Written by Brannon Braga and Rene Echevarria
Directed by Cliff Bole
The Enterprise locates the U.S.S. Yosemite – vessel not heard from in several days, apparently dead in space and caught in a plasma stream. Because of the ionic interference of the plasma stream, no life signs can be detected.
This story brings back the recurring character of Lt. Barclay (portrayed by Dwight Schultz). He comes up with the idea of linking the two transporters to cut through the interference and allow a team to transport from the Enterprise over to the Yosemite. The Chief Engineer of the Enterprise, Geordi LaForge (LeVar Burton) is so impressed that he asks Barclay to come along on the mission to the Yosemite.
This succession of events reveals that Barclay has a fear of transporting. It’s a perfectly natural fear when your body is being taken apart molecule by molecule and sent over a stream of energy to someplace else where it will be reassembled, molecule by molecule. The rest of the crew sees stepping onto a transporter pad as something as natural as stepping out the front door of your house, while I sympathized with Barclay. The Ship’s Counselor, Deanna Troi (Marina Sirtis) tries to help him overcome the fear, and talks him into going to the Yosemite. All is well until while transporting back from the Yosemite, Barclay thinks he sees some type of worm-like creature in the data stream.
Geordi and O’Brien (Colm Meaney) go over the transporter with a fine-tooth comb and find nothing. After an episode in the lounge, Barclay believes he is suffering from transporter psychosis, a condition for which there is no known cure.
Barclay has always been the most human of the characters from the 24th century. Instead of being quite sure of himself, he is insecure; instead of fitting in well with those around him, he is at times awkward and even anti-social; instead of being seemingly fearless and courageous, he has deep fears and at times has difficulty overcoming them.
Comparing the Barclay of Realm of Fear to the Barclay fans first saw in Hollow Pursuits he is slowly overcoming some of his problems. He seems to be more sure of himself professionally; that his ideas can be a great contribution to his ship and very helpful to his fellow crewmates. It’s nice that the writers have stuck to the slow evolution of this character through the course of several different episodes.
However, the effects for the main story are pretty dismal. The effect of Barclay in the transporter is really not that great. I suppose the producers felt that they had to show an intact body in the data stream as a point of reference, but it really shouldn’t happen that way. Likewise, the “creature” in the data stream with Barclay looks like the same creature George Lucas felt the need to add to the Sarlac pit in Return of the Jedi, and it just doesn’t look right in there.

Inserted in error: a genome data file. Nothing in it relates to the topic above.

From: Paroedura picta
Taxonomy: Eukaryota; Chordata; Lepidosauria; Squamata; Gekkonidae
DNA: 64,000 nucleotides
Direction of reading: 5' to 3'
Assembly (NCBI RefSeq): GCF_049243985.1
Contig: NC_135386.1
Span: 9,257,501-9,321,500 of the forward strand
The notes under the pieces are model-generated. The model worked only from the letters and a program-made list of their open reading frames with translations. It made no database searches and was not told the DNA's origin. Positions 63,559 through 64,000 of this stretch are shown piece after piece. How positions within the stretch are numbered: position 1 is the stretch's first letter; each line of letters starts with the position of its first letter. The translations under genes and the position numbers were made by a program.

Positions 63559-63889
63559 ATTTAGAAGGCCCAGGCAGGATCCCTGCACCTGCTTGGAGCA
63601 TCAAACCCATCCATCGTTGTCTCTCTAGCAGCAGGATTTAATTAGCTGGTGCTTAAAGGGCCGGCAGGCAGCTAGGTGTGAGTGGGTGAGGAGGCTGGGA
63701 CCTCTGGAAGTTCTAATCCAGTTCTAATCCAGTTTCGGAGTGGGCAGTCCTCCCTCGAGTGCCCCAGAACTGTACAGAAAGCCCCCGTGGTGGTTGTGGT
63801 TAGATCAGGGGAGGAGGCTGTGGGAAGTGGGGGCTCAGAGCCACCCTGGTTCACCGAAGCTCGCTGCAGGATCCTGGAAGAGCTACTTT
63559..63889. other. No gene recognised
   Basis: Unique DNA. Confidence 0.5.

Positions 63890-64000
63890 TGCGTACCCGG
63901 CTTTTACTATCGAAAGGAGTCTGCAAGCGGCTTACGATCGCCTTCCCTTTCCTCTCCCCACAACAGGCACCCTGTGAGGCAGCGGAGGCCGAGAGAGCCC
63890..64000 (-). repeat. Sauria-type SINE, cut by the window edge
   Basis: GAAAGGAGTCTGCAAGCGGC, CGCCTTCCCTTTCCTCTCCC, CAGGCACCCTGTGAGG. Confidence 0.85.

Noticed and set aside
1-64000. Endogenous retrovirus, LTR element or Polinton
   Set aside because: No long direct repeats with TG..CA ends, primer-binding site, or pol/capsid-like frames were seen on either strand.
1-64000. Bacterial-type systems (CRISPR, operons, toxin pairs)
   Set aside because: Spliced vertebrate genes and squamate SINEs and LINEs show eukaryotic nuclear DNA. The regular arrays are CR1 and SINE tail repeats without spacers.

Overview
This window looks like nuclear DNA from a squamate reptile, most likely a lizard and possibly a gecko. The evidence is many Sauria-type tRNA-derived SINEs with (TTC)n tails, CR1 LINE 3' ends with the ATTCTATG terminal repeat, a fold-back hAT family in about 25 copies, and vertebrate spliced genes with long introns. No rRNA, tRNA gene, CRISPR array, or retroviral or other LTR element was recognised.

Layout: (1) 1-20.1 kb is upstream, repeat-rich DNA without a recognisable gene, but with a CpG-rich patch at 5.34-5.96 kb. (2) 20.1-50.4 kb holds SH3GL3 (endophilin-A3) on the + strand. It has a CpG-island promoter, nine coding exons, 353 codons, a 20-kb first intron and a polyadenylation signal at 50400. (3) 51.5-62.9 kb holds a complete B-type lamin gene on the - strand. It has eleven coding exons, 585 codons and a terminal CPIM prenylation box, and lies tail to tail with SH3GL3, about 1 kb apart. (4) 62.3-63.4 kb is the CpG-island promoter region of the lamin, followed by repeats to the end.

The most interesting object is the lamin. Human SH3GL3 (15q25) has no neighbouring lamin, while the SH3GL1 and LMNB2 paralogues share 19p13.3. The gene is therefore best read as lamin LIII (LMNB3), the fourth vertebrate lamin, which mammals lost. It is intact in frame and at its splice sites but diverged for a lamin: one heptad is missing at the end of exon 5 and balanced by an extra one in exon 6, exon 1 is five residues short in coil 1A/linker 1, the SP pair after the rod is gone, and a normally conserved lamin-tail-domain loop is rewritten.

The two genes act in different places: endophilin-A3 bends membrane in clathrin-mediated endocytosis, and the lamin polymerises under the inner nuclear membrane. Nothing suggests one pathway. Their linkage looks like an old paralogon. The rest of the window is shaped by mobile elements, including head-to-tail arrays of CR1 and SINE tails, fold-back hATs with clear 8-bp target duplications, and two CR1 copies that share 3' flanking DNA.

What saves this episode from being dismal is the fine acting by not just Dwight Schultz, but by those around him as well. LeVar Burton and Colm Meaney seem to genuinely believe his fears instead of continually patting him on the head an placating him. This is also an evolution from the way they would have reacted when the character was first introduced. Marina Sirtis is sufficiently supportive as Troi, not crossing the line into sheltering him from the possibility that his fears are unfounded, but allowing him the room to face his fears.
The story itself is pretty decent, but the execution just feels like it could have been better. The pacing seems a bit off and consequently the story seems to drag in spots. The solution at the end of the story is pretty good, and gives viewers a nice payoff for what they invest in the episode.
If there’s one nit-pick I have, it’s when Geordi states there have been two transporter accidents in the last 10 years. It seems like more than that just on this show over the last five seasons 🙂
It’s not a terrible episode, but it could have been a bit better. I wouldn’t recommend this to a new viewer trying to get a feel for the series, but for fans who enjoy the show, it’s not one I would say is not worth watching.